About the Book
Justice for All demonstrates that the Jewish Bible, by radically changing the course of ethical thought, came to exercise enormous influence on Jewish thought and law and also laid the basis for Christian ethics and the broader development of modern Western civilization.
Jeremiah Unterman shows us persuasively that the ethics of the Jewish Bible represents a significant moral advance over Ancient Near East cultures. Moreover, he elucidates how the Bible’s unique conception of ethical monotheism, innovative understanding of covenantal law, and revolutionary messages from the prophets form the foundation of many Western civilization ideals. Justice for All connects these timeless biblical texts to the persistent themes of our times: immigration policy, forgiveness and reconciliation, care for the less privileged, and attaining hope for the future despite destruction and exile in this world.
A wonderful work; insightful and important. Jeremiah Unterman never loses sight of the fact that the Bible’s goal is to create a holy, moral people. He convincingly demonstrates again and again that this is not just a modern reading of the Bible, but a statement of its original intent.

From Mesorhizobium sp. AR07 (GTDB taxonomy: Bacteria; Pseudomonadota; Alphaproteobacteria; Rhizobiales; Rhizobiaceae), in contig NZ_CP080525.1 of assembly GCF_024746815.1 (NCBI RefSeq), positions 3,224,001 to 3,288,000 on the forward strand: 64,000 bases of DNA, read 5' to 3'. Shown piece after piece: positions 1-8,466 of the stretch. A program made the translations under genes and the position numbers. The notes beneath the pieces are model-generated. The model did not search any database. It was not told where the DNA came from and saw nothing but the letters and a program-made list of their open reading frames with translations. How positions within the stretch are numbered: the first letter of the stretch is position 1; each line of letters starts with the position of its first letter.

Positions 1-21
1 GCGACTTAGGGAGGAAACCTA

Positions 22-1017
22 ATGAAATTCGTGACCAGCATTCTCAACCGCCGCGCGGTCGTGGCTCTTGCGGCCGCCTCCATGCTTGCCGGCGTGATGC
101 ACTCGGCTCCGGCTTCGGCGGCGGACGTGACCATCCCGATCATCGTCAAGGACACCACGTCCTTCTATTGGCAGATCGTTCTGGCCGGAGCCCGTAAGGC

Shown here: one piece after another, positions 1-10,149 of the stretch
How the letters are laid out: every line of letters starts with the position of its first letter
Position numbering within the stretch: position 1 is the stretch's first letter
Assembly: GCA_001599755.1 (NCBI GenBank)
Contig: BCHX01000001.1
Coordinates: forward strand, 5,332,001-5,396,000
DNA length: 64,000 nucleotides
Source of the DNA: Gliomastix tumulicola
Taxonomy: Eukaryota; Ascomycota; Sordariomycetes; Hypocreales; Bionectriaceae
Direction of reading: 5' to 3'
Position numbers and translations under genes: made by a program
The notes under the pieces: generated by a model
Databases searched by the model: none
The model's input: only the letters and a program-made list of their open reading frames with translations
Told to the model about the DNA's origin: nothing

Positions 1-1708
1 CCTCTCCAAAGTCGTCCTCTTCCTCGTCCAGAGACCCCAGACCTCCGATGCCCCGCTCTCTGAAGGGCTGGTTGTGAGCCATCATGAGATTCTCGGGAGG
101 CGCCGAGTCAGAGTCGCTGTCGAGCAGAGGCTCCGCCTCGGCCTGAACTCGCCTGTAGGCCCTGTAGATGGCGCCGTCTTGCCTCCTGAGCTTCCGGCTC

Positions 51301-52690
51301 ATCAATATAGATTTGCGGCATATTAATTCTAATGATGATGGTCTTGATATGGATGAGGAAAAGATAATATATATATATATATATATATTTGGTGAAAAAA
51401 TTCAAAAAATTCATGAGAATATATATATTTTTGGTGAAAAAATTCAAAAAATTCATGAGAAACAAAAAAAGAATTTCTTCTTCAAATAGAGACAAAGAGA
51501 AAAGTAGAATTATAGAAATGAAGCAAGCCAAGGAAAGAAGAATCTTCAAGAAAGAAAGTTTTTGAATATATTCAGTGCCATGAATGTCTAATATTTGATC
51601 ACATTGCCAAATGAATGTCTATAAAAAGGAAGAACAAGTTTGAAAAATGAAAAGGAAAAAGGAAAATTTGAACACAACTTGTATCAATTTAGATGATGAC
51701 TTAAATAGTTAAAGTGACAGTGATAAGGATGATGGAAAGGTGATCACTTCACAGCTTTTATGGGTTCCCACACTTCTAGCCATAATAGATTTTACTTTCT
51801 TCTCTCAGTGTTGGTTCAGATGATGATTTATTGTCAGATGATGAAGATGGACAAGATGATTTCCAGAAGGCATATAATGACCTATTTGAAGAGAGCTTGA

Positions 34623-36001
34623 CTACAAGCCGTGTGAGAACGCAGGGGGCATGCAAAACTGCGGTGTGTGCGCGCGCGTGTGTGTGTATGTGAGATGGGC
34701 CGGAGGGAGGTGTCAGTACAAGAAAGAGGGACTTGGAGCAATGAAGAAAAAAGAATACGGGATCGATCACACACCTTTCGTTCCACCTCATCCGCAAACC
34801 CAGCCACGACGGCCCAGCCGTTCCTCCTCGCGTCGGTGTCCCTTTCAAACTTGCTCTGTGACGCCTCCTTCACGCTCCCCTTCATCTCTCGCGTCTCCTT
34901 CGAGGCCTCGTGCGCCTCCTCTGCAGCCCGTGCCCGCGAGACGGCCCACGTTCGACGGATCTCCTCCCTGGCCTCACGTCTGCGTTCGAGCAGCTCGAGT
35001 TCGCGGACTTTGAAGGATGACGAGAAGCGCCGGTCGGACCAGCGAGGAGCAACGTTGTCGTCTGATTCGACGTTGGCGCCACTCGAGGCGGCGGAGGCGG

— Rabbi Joseph Telushkin, author of Jewish Literacy, Biblical Literacy, and Rebbe
Take notice. Jeremiah Unterman has written a major book that expertly documents the supremacy of the ethical in the Hebrew Bible. It will affect not only how you understand the Bible, but how you live your life.
— Dennis Prager, nationally syndicated radio talk show host and bestselling author of 6 books, including The Ten Commandments: Still the Greatest Moral Code
What makes this a particularly worthy contribution is its clarity and rigor, organized by topics that are so relevant today: how we treat the stranger, forgiveness, reconciliation, and repentance and redemption.
—Dru Johnson, associate professor of biblical and theological studies at The King’s College and author of Epistemology and Biblical Theology
The enduring value of this book is that it demonstrates the moral imperative that stands at the foundation of the Hebrew Bible and of Judaism.
—Marvin A. Sweeney, professor of Hebrew Bible at the Claremont School of Theology and editor of The Cambridge History of Religions in the Ancient World, volume 1.